My blog, which started out to be about overcoming grief, quickly grew into a blog about celebrating life. I post daily: poems, photographs, essays or stories. I've lived in countries all around the globe but have finally come to rest in Mexico, where I've lived since 2001. My books may be found on Amazon in Kindle and print format, my art in local Ajijic galleries. Hope to see you at my blog.

17 thoughts on “Hard Pressed

  1. fictionalkevin

    I’ve read recently – and don’t have time right now to source, sorry – that our voyeuristic fascination with bad news goes back to our evolutionary history. To survive and procreate we had to be aware of the dangers surrounding us. Hearing of tragedy befalling others gave us a heads up of the peril.

    Like sweaty palms before a job interview, this may not serve us well in today’s world.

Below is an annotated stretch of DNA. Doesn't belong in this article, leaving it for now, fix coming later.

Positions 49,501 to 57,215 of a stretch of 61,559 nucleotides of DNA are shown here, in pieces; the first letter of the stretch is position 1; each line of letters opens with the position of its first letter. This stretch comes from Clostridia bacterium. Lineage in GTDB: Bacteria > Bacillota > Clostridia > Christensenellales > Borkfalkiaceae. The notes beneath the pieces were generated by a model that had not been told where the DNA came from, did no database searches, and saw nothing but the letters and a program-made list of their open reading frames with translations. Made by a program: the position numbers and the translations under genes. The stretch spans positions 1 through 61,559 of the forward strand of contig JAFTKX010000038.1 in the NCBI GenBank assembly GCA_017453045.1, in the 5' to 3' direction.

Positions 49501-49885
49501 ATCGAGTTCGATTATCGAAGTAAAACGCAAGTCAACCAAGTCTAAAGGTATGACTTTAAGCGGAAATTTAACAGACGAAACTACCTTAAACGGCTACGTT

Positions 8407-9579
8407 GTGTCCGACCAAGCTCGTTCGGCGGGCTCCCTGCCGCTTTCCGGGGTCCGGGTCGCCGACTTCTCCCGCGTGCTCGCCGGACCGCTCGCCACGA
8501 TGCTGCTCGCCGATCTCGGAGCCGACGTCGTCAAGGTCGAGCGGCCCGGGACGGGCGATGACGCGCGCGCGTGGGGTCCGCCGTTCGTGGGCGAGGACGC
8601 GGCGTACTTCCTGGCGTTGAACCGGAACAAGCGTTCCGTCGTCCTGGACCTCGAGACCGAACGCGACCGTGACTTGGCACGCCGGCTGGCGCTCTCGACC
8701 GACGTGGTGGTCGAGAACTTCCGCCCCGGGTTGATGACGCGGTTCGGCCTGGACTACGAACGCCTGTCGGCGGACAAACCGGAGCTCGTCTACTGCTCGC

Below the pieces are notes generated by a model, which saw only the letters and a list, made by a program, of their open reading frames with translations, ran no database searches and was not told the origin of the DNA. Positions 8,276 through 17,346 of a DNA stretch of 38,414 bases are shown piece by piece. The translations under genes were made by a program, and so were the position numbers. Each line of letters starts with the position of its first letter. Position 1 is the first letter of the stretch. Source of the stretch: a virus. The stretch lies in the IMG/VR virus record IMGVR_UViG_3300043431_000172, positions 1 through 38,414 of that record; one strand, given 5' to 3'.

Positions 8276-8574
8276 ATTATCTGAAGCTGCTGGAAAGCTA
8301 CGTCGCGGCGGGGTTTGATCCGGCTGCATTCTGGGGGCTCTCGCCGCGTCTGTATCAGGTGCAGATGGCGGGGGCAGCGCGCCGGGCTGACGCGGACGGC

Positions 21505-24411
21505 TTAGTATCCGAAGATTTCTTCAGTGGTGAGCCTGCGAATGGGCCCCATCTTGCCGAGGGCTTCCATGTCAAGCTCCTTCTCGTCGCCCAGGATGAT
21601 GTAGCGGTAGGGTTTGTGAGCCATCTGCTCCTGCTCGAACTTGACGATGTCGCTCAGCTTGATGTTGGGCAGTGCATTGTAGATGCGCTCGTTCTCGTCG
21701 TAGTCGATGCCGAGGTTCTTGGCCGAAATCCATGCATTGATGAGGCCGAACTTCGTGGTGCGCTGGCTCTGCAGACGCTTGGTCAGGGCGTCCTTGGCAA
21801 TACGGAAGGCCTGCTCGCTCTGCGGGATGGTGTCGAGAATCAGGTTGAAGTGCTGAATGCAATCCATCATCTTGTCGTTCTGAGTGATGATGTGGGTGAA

I, like you, have dumped daily news consumption. I find others in my life tend to keep me informed of things I need to know while I am freed from the daily emote over the misfortune of others.

    Thank you for writing this.

    Liked by 1 person

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  2. Relax

    I limit my *news* intake as well, for it’s not new-s, it’s olds, and I know it’s out there. Seeing it won’t make my prayer for the less fortunate and evil’s victims any more ardent. What the eye takes in becomes our morning (or worse). We are indeed desensitized to much violence, which especially seems systematically done when considered it is the premier anti-love game plan from hell. A very thoughtful, thought-provoking and wise post, Judy.

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    1. lifelessons Post author

      I love that statement that it’s not the news, it’s the olds…There has always been violence, pestilence, natural disaster–but our specific knowledge of it was pretty much limited to our own environs. Now we carry the weight of the world on our shoulders.

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  3. Leland Olson Hoel